Not that long ago Djibouti was known for little more than French legionnaires’ disease, atrocious heat and a small ramshackle port. Nowadays, however, this tiny republic of only about 900, 000 people on the Horn of Africa coast has big plans, including turning its capital into the Dubai of Africa. James Jeffery reports.
Since gaining independence from France in 1977, Djibouti has steadily carved out a regional role through its strategic and commercial relevance at the junction of Africa and the Middle East, and at the confluence of the Red Sea and the Gulf of Aden, overlooking a passage of water used by 30% of the world’s shipping, transiting to and from the Suez Canal.
Recently-acquired Chinese investment totalling $12bn is funding the building of six new ports, two new airports, and what is being touted as the biggest and most dynamic free trade zone (FTZ) in Africa, potentially giving the capital, Djibouti City, an edge over its rivals.
“About two million African customers travel to Dubai each year,” says Dawit Gebre-ab, a senior director with the Djibouti Ports and Free Zones Authority, responsible for overseeing the city’s commercial infrastructure development. “We know what is on their shopping lists, and they could be coming here instead.” Helping secure such ambitions is the fact that Djibouti is perceived as offering some of the most prime military real-estate in the world. Security is needed to both counter piracy threatening that key shipping lane (since peaking in 2011, when 151 vessels were attacked and 25 hijacked, piracy has steeply declined) and to shore up regional stability. One diplomat has referred to Djibouti as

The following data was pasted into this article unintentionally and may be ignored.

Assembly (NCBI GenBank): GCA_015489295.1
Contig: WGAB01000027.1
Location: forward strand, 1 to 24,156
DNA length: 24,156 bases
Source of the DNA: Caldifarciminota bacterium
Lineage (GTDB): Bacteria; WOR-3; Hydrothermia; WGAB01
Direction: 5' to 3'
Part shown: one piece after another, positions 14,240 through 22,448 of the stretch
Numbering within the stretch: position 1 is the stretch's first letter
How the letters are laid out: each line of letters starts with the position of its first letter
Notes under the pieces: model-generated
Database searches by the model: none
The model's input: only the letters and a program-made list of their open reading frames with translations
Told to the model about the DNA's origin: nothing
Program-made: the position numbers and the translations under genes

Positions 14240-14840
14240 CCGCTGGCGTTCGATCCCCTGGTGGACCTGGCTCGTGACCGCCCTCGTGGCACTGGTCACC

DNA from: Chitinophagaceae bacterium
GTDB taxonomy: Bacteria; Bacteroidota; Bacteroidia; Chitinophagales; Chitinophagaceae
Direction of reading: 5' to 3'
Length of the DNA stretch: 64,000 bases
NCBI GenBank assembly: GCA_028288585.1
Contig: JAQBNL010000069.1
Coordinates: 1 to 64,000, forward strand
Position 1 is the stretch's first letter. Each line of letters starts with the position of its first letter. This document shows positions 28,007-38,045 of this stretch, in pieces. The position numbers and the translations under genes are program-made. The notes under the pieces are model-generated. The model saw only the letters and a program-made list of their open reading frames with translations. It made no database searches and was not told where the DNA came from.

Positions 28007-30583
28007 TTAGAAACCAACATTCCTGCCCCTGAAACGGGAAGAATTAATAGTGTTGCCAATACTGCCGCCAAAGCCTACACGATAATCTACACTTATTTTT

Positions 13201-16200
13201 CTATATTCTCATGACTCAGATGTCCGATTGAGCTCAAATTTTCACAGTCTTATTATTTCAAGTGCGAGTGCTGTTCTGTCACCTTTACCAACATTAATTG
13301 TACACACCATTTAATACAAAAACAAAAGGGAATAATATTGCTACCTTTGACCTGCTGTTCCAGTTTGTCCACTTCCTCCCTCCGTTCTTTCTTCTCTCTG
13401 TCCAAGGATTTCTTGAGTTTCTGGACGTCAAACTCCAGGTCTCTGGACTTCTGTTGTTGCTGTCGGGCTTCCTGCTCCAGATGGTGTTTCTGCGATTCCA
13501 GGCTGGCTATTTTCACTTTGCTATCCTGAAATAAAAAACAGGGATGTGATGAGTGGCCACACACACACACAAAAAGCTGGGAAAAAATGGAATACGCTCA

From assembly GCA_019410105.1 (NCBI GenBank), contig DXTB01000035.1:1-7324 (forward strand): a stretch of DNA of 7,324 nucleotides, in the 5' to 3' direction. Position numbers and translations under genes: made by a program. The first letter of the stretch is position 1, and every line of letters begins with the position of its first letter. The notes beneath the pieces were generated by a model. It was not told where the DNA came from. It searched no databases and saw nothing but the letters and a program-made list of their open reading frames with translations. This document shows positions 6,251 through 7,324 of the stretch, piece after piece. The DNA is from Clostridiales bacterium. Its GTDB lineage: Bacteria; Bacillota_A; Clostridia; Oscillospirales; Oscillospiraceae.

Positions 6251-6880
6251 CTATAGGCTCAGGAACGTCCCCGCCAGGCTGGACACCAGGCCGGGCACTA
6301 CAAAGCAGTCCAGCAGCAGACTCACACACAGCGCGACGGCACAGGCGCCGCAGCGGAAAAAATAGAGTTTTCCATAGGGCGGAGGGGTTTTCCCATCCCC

“an oasis in a bad neighbourhood”. Foreign military personnel stationed in Djibouti from the US, France, Germany, Netherlands, Spain and Japan number around 25,000, according to some estimates.
In 2014, the US military agreed a 10-year extension to its presence (with an option to extend for another 10 years) centred on Camp Lemonnier, its African headquarters. US president Barack Obama described the camp as “extraordinarily important not only to our work throughout the Horn of Africa but throughout the region.”
A similar perspective happens to be held by China. Having invested huge amounts in the rest of East Africa – especially in neighbouring Ethiopia, one of the world’s fastestgrowing economies – it wants to secure its interests and to be able to protect further investments throughout sub-Saharan Africa.
Furthermore, ever thirsty for crude oil, China wants to shield its heavy dependence on imports from the Middle East, which pass from the Gulf of Aden into the Indian Ocean and then on to the South China Sea.
In 2016 China finalised plans for a new base in Obock, a northern port a couple of hours by boat from Djibouti City across the Gulf of Tadjoura. About 10,000 Chinese personnel will occupy the base, once it is complete.